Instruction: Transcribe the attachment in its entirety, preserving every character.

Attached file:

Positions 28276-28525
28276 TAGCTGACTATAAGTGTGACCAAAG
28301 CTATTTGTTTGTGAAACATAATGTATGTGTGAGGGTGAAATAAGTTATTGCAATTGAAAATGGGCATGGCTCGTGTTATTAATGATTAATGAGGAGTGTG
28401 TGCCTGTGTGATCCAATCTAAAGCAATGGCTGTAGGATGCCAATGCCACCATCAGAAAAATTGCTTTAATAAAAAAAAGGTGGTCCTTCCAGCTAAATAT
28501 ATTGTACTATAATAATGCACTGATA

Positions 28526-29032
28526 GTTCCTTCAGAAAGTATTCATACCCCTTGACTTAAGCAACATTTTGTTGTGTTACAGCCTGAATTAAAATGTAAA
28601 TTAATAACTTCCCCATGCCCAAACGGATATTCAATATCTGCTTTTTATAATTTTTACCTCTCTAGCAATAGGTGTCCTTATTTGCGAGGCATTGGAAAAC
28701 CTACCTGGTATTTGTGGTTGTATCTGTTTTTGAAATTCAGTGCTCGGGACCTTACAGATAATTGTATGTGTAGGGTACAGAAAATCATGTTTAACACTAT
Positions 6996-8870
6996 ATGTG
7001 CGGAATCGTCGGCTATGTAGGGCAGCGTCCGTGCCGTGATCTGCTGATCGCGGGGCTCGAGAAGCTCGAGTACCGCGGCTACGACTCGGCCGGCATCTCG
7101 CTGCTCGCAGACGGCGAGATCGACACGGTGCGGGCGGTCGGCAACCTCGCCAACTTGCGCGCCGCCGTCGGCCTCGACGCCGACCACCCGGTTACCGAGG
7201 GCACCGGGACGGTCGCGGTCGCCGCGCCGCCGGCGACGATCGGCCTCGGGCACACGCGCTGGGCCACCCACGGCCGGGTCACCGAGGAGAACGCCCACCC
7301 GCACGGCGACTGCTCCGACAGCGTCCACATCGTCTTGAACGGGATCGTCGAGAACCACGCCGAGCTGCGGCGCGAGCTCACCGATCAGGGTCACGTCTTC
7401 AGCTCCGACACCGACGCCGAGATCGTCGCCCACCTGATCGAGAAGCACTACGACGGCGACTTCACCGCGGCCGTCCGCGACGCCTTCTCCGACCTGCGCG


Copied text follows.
Positions 28276-28525
28276 TAGCTGACTATAAGTGTGACCAAAG
28301 CTATTTGTTTGTGAAACATAATGTATGTGTGAGGGTGAAATAAGTTATTGCAATTGAAAATGGGCATGGCTCGTGTTATTAATGATTAATGAGGAGTGTG
28401 TGCCTGTGTGATCCAATCTAAAGCAATGGCTGTAGGATGCCAATGCCACCATCAGAAAAATTGCTTTAATAAAAAAAAGGTGGTCCTTCCAGCTAAATAT
28501 ATTGTACTATAATAATGCACTGATA

Positions 28526-29032
28526 GTTCCTTCAGAAAGTATTCATACCCCTTGACTTAAGCAACATTTTGTTGTGTTACAGCCTGAATTAAAATGTAAA
28601 TTAATAACTTCCCCATGCCCAAACGGATATTCAATATCTGCTTTTTATAATTTTTACCTCTCTAGCAATAGGTGTCCTTATTTGCGAGGCATTGGAAAAC
28701 CTACCTGGTATTTGTGGTTGTATCTGTTTTTGAAATTCAGTGCTCGGGACCTTACAGATAATTGTATGTGTAGGGTACAGAAAATCATGTTTAACACTAT
Positions 6996-8870
6996 ATGTG
7001 CGGAATCGTCGGCTATGTAGGGCAGCGTCCGTGCCGTGATCTGCTGATCGCGGGGCTCGAGAAGCTCGAGTACCGCGGCTACGACTCGGCCGGCATCTCG
7101 CTGCTCGCAGACGGCGAGATCGACACGGTGCGGGCGGTCGGCAACCTCGCCAACTTGCGCGCCGCCGTCGGCCTCGACGCCGACCACCCGGTTACCGAGG
7201 GCACCGGGACGGTCGCGGTCGCCGCGCCGCCGGCGACGATCGGCCTCGGGCACACGCGCTGGGCCACCCACGGCCGGGTCACCGAGGAGAACGCCCACCC
7301 GCACGGCGACTGCTCCGACAGCGTCCACATCGTCTTGAACGGGATCGTCGAGAACCACGCCGAGCTGCGGCGCGAGCTCACCGATCAGGGTCACGTCTTC
7401 AGCTCCGACACCGACGCCGAGATCGTCGCCCACCTGATCGAGAAGCACTACGACGGCGACTTCACCGCGGCCGTCCGCGACGCCTTCTCCGACCTGCGCG